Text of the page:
Ryan Irelan

is building Mijingo and doing limited consulting.

Syncing Runkeeper and Strava

I’ve been using Runkeeper since I started running this past February. I chose it based on its reputation and, generally, I really like it. The app is maintained and improved. They even have an Apple Watch app.

But I also like to see my data in other services. Strava has a nice website and different approach to displaying training data. I wanted to try it out without switching services or losing some data in a service I might only use once.

To my surprise both Runkeeper and Strava have good APIs that make moving data between the two very simple…using a service.

I use a syncing service called Tapiriik, which is free for manual syncing or a small sum per year for automatic syncing. I opted for automatic because life’s too short for manual work. It’s open source so you can set it up on your own, too, if you’d like.

I approach any syncing services with caution and suspicion. It’s not that I don’t trust them with my data; I don’t trust that the data will match up in a way that is useful. But the syncing with Tapiriik between Runkeeper and Strava is just about perfect.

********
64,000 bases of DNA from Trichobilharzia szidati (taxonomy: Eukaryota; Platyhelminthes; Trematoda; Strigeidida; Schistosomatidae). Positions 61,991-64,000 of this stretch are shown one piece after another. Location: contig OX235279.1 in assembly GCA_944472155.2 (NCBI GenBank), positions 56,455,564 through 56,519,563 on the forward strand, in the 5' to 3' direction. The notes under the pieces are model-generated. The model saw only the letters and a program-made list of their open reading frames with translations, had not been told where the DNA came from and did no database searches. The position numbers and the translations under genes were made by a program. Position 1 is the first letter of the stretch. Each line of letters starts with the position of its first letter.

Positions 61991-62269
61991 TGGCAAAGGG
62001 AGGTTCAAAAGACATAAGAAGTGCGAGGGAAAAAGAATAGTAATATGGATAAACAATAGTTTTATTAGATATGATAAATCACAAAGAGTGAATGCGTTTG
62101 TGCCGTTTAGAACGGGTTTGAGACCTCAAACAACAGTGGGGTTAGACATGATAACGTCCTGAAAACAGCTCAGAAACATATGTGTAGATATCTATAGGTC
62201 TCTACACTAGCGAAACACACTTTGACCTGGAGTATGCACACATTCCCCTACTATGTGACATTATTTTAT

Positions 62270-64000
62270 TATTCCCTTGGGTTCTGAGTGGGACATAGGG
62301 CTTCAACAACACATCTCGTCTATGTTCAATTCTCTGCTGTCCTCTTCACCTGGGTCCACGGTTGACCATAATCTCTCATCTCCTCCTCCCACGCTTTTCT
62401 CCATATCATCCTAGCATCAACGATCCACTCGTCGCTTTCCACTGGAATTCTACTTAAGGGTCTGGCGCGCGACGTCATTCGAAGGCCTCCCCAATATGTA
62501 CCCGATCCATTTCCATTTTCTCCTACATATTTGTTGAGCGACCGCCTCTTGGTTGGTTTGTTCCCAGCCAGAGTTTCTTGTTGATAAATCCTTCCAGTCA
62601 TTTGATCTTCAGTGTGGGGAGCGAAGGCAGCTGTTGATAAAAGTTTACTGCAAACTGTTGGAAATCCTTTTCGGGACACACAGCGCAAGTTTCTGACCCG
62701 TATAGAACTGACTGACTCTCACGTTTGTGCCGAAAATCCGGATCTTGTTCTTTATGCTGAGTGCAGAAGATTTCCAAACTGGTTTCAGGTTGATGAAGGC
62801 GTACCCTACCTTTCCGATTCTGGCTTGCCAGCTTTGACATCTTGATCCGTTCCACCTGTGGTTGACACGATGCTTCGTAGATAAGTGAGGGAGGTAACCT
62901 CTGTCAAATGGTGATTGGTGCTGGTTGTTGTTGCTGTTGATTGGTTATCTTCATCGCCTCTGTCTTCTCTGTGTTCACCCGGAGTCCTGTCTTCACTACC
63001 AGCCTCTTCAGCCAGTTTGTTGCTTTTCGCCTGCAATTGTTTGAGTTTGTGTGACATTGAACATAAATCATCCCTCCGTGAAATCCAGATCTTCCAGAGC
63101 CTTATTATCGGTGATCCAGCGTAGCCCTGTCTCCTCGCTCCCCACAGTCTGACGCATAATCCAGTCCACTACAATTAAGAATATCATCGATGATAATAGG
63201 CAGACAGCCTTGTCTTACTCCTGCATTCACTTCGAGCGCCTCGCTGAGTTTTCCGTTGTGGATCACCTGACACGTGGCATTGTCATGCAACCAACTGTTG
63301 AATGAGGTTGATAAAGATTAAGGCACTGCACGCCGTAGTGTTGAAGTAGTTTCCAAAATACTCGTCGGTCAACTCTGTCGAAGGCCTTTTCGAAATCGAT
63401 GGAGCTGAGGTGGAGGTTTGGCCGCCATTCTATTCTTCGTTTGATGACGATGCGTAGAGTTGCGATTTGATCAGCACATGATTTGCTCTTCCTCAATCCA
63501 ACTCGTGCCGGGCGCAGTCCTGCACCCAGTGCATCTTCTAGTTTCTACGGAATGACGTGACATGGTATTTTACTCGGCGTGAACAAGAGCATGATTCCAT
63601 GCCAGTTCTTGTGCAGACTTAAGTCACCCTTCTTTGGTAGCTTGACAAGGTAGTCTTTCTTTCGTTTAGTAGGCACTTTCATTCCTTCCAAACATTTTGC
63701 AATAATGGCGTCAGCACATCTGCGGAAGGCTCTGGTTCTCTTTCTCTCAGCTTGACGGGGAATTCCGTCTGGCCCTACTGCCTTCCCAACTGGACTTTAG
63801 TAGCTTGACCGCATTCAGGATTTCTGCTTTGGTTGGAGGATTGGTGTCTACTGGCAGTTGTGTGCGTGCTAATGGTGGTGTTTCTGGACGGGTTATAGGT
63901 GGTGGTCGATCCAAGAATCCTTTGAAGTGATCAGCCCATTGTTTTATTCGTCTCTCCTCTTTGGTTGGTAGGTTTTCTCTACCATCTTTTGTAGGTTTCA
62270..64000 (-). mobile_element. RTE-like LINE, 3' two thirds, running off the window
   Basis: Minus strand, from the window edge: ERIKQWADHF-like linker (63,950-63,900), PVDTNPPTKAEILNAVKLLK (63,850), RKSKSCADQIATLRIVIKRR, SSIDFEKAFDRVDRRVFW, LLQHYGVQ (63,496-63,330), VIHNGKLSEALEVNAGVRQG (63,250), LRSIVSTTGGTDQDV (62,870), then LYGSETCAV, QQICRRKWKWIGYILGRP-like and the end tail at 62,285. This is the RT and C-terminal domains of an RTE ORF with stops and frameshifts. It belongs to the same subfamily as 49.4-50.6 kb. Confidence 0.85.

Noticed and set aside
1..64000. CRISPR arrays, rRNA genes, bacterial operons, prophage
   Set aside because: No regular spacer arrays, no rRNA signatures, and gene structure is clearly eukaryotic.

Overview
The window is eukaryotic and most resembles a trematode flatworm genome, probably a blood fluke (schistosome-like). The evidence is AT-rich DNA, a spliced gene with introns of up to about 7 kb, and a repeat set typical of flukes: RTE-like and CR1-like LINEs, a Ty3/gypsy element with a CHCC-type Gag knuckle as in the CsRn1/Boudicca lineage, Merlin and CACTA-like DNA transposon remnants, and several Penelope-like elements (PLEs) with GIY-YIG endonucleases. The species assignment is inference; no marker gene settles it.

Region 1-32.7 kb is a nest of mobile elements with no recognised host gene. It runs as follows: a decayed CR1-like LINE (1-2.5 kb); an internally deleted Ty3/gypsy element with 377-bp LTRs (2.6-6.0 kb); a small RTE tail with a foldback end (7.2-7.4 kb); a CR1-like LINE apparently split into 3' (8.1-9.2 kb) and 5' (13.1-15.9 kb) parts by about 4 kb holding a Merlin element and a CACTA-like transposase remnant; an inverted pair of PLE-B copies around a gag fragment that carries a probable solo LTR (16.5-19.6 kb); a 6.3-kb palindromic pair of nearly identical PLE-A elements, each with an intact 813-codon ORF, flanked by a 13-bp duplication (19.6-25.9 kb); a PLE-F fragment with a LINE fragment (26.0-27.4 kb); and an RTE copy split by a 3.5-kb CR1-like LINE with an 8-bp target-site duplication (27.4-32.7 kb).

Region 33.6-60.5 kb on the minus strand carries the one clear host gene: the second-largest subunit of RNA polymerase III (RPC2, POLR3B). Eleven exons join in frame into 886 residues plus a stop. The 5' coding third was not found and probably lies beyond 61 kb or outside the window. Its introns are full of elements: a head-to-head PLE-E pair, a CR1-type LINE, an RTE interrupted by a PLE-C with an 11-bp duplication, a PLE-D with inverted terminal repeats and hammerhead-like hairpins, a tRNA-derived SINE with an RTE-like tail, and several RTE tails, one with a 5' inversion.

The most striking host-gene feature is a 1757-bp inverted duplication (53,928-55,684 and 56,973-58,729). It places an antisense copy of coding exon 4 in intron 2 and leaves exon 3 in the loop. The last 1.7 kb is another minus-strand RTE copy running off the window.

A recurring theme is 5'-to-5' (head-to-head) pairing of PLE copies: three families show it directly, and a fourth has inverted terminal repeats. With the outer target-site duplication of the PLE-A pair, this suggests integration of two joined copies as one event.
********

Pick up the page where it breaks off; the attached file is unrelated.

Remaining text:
Because I paid for automatic syncing, my Runkeeper run data is on Strava within 20 or 30 minutes of completing my run (Tapiriik syncs every 20 minutes). That is perfect for reviewing my Training Log in Strava (my favorite use of Strava right now is to review my running data in a nicer layout than Runkeeper) when I sit down at my desk in the morning.

My One Use for Apple Watch

Dan Moren has a good post over on Six Colors where he share his main uses for Apple Watch after 5 month of use. I suspect his usage is common among the early adopters who ordered a Watch the day it was available.

But I want to share my one single use case for Apple Watch.

On Monday–just three days ago–I purchased an Apple Watch. I walked out of the Apple Store shortly before WatchOS 2 was released.

It took me five months to purchase it and I only did because I wanted it for one specific thing: running.